Celebrating Holy Days Too

My wife and I were blessed with a visit from her father for a couple of days at our new place here in Franklin before the three of us headed to her brother’s farm in rural Tennessee to feast with about twenty other family members. With a turkey and ham and all the fixings, we had a rich time of food and fellowship. What made it even more special is the fact we share a common faith.

Of all the many things I am thankful for this year at the top of the list is the gift of a faith shared with family. I try to never take for granted that when we all get together during the holidays they truly become holy days, special times for us to celebrate our shared heritage. There are few things more satisfying to me than being part of a household of faith that stands together through the tests of time.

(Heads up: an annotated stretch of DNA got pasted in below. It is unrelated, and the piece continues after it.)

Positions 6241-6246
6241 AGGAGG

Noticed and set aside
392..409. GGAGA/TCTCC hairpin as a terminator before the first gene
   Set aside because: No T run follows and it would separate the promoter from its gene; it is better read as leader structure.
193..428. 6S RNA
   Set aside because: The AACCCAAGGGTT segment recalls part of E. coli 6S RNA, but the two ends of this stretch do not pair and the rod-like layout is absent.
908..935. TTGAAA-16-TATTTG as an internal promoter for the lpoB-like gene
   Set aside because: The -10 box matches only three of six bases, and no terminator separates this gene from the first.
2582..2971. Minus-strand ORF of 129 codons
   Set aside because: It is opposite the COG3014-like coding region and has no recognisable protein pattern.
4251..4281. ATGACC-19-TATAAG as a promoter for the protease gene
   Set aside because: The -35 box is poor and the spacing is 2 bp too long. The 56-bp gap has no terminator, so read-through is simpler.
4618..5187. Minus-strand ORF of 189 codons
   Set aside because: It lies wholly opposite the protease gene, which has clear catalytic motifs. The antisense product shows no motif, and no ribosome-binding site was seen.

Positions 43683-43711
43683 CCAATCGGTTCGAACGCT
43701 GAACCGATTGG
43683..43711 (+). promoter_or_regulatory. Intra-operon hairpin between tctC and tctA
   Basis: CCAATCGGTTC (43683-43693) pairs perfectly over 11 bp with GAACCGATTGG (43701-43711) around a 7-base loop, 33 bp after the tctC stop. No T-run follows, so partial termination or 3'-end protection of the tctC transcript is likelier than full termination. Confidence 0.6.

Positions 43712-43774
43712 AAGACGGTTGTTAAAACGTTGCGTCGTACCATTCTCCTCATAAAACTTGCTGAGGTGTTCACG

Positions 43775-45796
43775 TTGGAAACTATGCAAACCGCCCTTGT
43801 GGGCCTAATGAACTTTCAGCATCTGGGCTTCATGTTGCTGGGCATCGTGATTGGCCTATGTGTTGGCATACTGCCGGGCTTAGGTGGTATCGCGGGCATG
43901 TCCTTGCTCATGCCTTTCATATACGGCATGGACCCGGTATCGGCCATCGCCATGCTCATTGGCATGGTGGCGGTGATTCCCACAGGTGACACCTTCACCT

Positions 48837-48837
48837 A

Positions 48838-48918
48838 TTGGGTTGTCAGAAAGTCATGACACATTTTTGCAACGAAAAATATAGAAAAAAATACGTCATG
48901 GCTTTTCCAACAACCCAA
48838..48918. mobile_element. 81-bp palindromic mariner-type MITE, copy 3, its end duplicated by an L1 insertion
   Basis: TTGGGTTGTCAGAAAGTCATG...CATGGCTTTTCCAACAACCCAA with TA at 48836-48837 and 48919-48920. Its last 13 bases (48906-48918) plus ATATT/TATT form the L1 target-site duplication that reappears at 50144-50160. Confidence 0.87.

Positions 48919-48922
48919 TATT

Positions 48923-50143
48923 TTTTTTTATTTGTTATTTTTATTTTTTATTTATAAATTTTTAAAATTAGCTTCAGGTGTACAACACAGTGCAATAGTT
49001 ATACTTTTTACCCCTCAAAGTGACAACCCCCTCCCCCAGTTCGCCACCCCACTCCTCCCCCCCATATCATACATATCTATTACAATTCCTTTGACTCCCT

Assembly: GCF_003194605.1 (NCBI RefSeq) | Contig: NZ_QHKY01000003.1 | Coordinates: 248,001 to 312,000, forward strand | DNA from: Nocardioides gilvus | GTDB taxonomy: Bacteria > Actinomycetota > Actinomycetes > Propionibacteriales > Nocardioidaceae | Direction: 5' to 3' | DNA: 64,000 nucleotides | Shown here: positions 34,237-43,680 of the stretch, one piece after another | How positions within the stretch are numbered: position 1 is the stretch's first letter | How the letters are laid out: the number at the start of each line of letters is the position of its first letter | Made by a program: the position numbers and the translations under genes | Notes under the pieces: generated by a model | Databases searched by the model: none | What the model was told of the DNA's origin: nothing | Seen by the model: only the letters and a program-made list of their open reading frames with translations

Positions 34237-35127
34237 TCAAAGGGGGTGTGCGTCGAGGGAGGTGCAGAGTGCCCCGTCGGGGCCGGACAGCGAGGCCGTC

Celebrating Holy Days


My wife, Linda, and I have returned from visiting my family in the Palm Beach area for the last several days and I am reflecting on how blessed I am to celebrate these holy days with loved ones close by.

Before leaving for the visit, Linda and I enjoyed one of our very favorite holiday rituals: the annual candlelight service at a quaint church with an old-fashioned steeple that is straight out of a Hallmark movie.

On the way to and from the service, we waved at and chatted with friends and neighbors who live in our Mayberry-esque village of Mount Dora. And the candlelight service itself moved me with its reminiscences as it always does.

Once in Palm Beach, we took our four- and eight-year-old nieces to a matinee movie and ice cream and had the pleasure of treating my mother and father to a breakfast celebrating their fortieth wedding anniversary today.

At the close of a year filled with its share of ups and downs, it is a priceless act to recount the blessings of God, and to paraphrase a long-ago advertisement: it simply doesn’t get much better than this.